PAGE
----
Wednesday, February 1, 2012

Alans in Flavius Josephus, Jewish Wars, ch.VII (4)

Ushta os,
 today a quick visit to some of the most warlike horsemen in the ancient western Eurasia: the Sarmatians.

Alans were most likely the eastern division of the Sarmatian 'nation' or as Iranica defines them a tribal grouping of the Northeren Iranians   -  'an ancient Iranian tribe of the northern (Scythian, Saka, Sarmatian, Massagete) group, known to classical writers from the first centuries A.D. (see, e.g., Seneca, Thyestes 630; Annaeus Lucan, Pharsalia 8.223, 10.454; Lucian, Toxaris 51, 54, 55, 60; Ptolemy, Geographia 6.14.3, 9, 11; and other sources below). Their name appears in Greek as Alanoi, in Latin as Alani or Halani. The same tribes, or affiliated ones, are mentioned as the Asaioi (Ptolemy 5.9.16), Rhoxolanoi, Aorsoi, Sirakoi, and Iazyges (Strabo 2.5.7, 7.2.4; 11.2.1, 11.5.8; 7.2.4). In early times the main mass of the Alans was settled north of the Caspian and Black seas. Later they also occupied the Crimea and considerable territory in the northern Caucasus'

Below the Alan/Sarmatian incursion into Western Asia of 72 A.D. as described by the famous ancient Roman historian Titus Flavius Josephus who is describing the Alans using a lasso to take down and capture enemy warriors - here a king of ancient Armenia.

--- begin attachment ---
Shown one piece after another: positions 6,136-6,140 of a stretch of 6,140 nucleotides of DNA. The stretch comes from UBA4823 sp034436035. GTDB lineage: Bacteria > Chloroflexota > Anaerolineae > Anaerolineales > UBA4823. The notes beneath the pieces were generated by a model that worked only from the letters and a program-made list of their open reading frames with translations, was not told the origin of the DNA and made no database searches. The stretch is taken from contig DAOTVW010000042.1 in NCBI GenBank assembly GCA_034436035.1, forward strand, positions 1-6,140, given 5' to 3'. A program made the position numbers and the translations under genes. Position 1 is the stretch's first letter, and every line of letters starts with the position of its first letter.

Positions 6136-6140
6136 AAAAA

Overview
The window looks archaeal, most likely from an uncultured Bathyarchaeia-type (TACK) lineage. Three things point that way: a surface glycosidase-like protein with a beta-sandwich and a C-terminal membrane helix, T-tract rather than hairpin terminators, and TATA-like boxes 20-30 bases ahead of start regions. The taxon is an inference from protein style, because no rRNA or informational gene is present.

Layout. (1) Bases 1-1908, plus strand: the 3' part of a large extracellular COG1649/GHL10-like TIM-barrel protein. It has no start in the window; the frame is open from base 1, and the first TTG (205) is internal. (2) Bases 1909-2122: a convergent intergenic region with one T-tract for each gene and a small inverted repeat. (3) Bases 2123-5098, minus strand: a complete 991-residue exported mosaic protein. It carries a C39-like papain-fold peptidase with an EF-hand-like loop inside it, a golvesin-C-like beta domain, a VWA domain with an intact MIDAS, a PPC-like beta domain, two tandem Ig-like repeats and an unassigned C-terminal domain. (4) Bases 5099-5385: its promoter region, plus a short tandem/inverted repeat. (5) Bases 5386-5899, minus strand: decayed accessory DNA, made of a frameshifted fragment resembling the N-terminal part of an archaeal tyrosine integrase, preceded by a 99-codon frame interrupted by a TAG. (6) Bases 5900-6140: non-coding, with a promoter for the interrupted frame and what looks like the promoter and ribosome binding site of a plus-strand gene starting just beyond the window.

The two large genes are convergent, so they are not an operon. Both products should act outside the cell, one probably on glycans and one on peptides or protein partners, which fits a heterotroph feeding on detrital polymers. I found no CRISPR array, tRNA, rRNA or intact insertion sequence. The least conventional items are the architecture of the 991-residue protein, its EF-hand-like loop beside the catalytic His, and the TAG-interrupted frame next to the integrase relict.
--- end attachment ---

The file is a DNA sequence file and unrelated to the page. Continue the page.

I. Traill translation, crica 1850

''The nation of the Alans — whom, I think, we have elsewhere stated to be Scythians inhabiting the banks of the river Tanais [Don River], and the lake Maeotis [Sea of Azov] —designing at this juncture to penetrate into Media and the parts beyond it, for plunder, addressed themselves to the king of the Hyrcanians, who was master of the pass which king Alexander [the Great] had closed with iron gates.

Being granted ingress by him, they fell in great numbers upon the Medes, who entertained no suspicions, and pillaged a populous country, abounding in flocks and herds, no one venturing to oppose them. For Pacorus [Pacrus of Media Atropatene, later Great King of Parthia], later Pacorus II of Parthia], the sovereign of that country, fled in terror to his fastnesses; and, having abandoned all besides, with difficulty recovered from them his wife and concubines, who had fallen into their hands, by a ransom of a hundred talents.

[coin of Pacorus when the king of Parthia from above given webpage]
Prosecuting, therefore, the work of rapine unresisted and quite at their leisure, they proceeded as far as the confines of Armenia, laying every thing waste. Tiridates [Tiridates I of Armenia], who reigned there, meeting them, and giving them battle, was on the point of being made prisoner in the engagement; a noose having been thrown over him by one at a distance, who would have dragged him away, had he not instantly cut the cord with his sword and effected his escape. The invaders, only rendered the more fierce by this opposition, desolated the country; and, carrying off' a vast multitude of men, with much booty besides, from both kingdoms, returned once more to their own homes.''*
Interesting article on the waves of the Sarmatian migration by Jurij Vinogradov
At the top a sketch-in-progress of a warrior throwing a lasso 


original spelling